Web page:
Modern tools push the thermal limits of the materials from which they’re made. Some suffer mechanical friction (such as drill bits and space shuttle nose cones), some electrical heat (like lasers and computer processors) and some are assaulted by heat sources they contain (such as nuclear reaction chambers). All of them must be cooled one way or another – or fail.
Without heat control, instruments become inaccurate – potentially disastrous in medical or manufacturing scenarios or in computers. Components also age faster because of micro-fractures caused by expansion and contraction, or meltdown or seize up, potentially causing serious burns to their users. Most perform worse outside of a narrow temperature range – pushing up overheads.
Heat-sinks and Thermal Adhesives
Heat dissipation requires a material that radiates or convects away the heat (the heat-sink) and another to bond that sink tightly to the heat-stressed substrate – such as a metal bonding adhesive. Because heat control is such a ubiquitous and critical issue, both sinks and adhesives are the focus of intense R&D.
The adhesive must maintain contact between the hot body and its sink under challenges of temperature, vibration and chemical exposure. It must retain excellent conductivity across that range of variables too. An epoxy, for example, must have flexibility so that it neither cracks nor loses contact.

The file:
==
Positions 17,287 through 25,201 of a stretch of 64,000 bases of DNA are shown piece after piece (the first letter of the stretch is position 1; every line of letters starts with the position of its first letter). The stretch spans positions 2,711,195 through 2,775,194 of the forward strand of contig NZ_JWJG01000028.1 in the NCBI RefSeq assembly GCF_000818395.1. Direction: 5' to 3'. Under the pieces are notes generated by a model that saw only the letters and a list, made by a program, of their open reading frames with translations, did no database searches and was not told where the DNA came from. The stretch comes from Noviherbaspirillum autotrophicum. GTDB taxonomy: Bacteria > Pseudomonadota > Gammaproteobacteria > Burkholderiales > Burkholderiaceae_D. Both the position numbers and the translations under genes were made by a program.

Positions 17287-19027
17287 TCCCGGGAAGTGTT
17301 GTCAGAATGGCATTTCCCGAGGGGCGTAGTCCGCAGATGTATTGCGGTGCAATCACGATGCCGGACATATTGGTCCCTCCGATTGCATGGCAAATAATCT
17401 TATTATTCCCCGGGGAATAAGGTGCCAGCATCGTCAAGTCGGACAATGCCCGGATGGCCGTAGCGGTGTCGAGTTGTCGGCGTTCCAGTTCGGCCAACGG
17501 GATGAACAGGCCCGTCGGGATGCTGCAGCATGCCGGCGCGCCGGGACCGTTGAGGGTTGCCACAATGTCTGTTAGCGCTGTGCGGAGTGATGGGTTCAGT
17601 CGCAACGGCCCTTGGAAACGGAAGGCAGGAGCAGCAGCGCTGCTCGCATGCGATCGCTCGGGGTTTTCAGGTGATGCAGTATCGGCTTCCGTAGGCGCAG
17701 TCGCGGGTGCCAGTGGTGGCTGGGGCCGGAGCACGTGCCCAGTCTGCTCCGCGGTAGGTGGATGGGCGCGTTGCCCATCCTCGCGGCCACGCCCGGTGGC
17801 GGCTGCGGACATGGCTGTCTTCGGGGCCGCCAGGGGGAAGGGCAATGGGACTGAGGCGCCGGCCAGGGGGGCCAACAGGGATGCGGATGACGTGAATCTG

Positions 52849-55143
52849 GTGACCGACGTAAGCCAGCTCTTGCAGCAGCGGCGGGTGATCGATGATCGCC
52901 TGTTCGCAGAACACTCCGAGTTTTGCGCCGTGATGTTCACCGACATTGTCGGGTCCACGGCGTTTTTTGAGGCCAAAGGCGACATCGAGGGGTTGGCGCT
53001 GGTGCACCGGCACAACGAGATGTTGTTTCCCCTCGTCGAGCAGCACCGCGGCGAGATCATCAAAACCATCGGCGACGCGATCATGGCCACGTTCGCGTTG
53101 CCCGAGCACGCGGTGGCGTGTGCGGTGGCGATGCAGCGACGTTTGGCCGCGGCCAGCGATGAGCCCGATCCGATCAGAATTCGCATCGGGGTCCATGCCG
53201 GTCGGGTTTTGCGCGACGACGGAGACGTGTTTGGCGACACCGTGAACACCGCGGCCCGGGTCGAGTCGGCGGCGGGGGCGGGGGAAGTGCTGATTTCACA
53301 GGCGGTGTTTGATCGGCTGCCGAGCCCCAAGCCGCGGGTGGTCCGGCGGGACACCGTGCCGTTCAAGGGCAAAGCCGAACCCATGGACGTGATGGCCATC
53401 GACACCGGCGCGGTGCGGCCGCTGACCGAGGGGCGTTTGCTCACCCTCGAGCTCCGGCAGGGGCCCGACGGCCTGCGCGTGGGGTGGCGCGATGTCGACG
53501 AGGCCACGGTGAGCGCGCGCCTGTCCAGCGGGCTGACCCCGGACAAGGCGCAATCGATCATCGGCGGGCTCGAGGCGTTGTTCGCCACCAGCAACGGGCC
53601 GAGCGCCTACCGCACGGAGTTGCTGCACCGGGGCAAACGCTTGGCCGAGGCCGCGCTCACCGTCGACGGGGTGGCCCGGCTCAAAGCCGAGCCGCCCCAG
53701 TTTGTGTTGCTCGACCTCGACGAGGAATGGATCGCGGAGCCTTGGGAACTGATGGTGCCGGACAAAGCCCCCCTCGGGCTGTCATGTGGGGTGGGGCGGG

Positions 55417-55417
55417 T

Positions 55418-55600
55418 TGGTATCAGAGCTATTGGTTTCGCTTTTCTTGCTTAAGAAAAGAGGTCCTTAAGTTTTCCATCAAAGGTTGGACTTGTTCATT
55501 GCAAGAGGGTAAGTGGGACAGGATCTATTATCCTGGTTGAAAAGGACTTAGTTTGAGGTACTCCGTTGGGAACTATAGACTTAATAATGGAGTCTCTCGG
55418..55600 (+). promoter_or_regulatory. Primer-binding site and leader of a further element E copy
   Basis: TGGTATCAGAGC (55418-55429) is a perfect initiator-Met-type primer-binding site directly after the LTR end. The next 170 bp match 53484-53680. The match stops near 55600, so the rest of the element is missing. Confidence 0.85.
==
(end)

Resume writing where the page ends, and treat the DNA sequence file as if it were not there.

Designing machinery for heat control involves complex trade-offs between temperatures, material life-span and cost, as well as the performance, bulk, weight and other characteristics of additional thermal dissipation materials. It’s therefore necessary to consult specialists such as http://www.ct1ltd.com/ to help identify the best solutions for specific situations.
Technology is changing rapidly. Metallic infused epoxies may be replaced by ones based on graphene. Carbons have less weight, greater stability, and higher melting points – graphene’s is approximately the same as the temperature of the Sun.
Some heat sinks already use Annealed pyrolytic graphite (APG) instead of just metal. Soon there’ll be carbon nano-tube and graphene sinks.
The future may see metal wiring in circuits replaced with carbon fibres and components printed using graphene “inks” that run cooler in the first place (or will run faster for the same heat load). In mechanical settings, carbon lubricants and 3D printed carbon components could generate less heat from friction than our heavier existing machinery.